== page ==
(c) Community based institutional mechanism for the highland tribals have not been utilised scientifically though certain provisions were made in the Plan documents. Further, the formal banking systems for the tillage communities for Koraput Populace are very week.
(d) Recent incidences of Violence (we denote as ‘terrorism’) in several parts of our region seem to indicate, that the planners romance of masses with the economic trickle down theory is over. The tribals of Koraput Plateau are no more hopeful that if the growth takes place, they will also get a share. It is true that growth generates resources, which may potentially help the economically poor tribals if properly designed. But, the ground realities are different.
(e) The demand for education, willingness to try new things, conserving resources, working hard to till the land, as we find in the slogans of Chasi Mulia Sangha of Narayanpatna tribals are trying to assert their will in favour of an entrepreneurial future. 
(f) They did not ever demand freebies as we analyse the demands of Chasi Mulia Sangha . But what is the package that the state designs for them? More roads, more subsidies, more infrastructure which makes the exploitation of their resources faster, cheaper and expedient. They don’t get polytechnics, hospitals with doctors, educational choices through posting of the best teachers (and not the ones on punishment posting and who come drunk to class), design centre for their crafts, value addition mobile labs for biodiversity based product development, fab labs to embed electronic chips full of local music, in local terracotta products, museums of their heritage, improvement in  old smelting furnaces to extract low carbon steel from iron ore, and one can go on. Why would not any of this be part of the package for Koraput and such other seventy to hundred districts?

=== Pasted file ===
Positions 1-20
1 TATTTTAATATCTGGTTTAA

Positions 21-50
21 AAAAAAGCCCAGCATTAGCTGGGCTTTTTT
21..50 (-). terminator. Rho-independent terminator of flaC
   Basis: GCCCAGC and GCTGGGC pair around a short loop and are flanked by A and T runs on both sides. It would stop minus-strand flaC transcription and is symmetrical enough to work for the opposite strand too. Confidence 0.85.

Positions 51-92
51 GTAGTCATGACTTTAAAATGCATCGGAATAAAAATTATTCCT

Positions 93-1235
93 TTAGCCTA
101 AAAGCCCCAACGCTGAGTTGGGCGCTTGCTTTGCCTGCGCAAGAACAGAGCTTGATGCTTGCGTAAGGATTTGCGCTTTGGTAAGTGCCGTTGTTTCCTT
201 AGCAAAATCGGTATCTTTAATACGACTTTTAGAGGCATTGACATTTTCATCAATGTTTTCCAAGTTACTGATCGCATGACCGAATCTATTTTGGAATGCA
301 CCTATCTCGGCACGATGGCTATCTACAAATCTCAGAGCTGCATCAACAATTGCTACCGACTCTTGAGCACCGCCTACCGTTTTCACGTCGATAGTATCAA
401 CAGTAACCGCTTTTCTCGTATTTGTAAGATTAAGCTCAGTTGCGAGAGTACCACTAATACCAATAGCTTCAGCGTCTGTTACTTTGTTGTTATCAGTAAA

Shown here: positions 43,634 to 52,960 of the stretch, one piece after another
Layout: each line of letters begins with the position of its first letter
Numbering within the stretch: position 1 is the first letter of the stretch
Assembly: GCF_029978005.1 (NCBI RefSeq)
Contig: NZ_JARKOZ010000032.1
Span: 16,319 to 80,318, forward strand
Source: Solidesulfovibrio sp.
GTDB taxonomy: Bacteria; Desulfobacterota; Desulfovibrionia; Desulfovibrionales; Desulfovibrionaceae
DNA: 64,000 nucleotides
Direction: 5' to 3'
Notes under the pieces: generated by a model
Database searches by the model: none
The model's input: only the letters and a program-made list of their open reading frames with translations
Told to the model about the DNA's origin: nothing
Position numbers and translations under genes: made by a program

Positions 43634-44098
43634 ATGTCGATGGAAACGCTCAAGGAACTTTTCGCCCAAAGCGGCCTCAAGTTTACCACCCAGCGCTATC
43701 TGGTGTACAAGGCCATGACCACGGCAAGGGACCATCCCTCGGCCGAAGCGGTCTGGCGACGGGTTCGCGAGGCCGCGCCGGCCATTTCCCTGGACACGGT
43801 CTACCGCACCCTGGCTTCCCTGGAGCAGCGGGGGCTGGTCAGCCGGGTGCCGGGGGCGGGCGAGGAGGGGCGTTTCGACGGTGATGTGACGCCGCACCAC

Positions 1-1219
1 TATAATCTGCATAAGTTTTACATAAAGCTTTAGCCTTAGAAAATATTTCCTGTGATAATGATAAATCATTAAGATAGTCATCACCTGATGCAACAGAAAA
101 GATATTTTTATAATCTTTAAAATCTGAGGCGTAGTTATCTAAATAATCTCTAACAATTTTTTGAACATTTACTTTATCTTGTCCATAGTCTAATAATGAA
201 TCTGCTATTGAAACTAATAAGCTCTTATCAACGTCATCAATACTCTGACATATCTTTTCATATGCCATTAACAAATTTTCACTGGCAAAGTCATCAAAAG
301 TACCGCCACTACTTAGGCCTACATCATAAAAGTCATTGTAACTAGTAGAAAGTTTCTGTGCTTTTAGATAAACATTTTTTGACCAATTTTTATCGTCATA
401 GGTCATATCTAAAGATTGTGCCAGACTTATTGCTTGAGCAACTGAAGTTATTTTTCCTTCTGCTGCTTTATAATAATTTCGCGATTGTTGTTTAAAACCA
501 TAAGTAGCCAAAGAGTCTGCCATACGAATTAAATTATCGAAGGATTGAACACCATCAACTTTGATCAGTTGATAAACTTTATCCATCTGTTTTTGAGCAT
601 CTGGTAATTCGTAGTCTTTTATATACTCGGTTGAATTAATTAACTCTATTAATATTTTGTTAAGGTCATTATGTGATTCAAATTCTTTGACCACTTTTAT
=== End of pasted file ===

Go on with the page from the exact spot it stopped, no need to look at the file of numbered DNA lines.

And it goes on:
(g) It is true that there has been tremendous neglect in tribal regions as well as other conflict prone regions. But then to assume that all people in these regions empathize with extremists is a travesty of truth. Many people we met feel hard pressed between police and the Maoists or other insurgents. Though some tribals genuinely feel that if Maoists were not there, they would not get proper wages in employment programs, and nor would they get proper price for their forest produce. Some also believe that Maoists help them stave off the repression from police.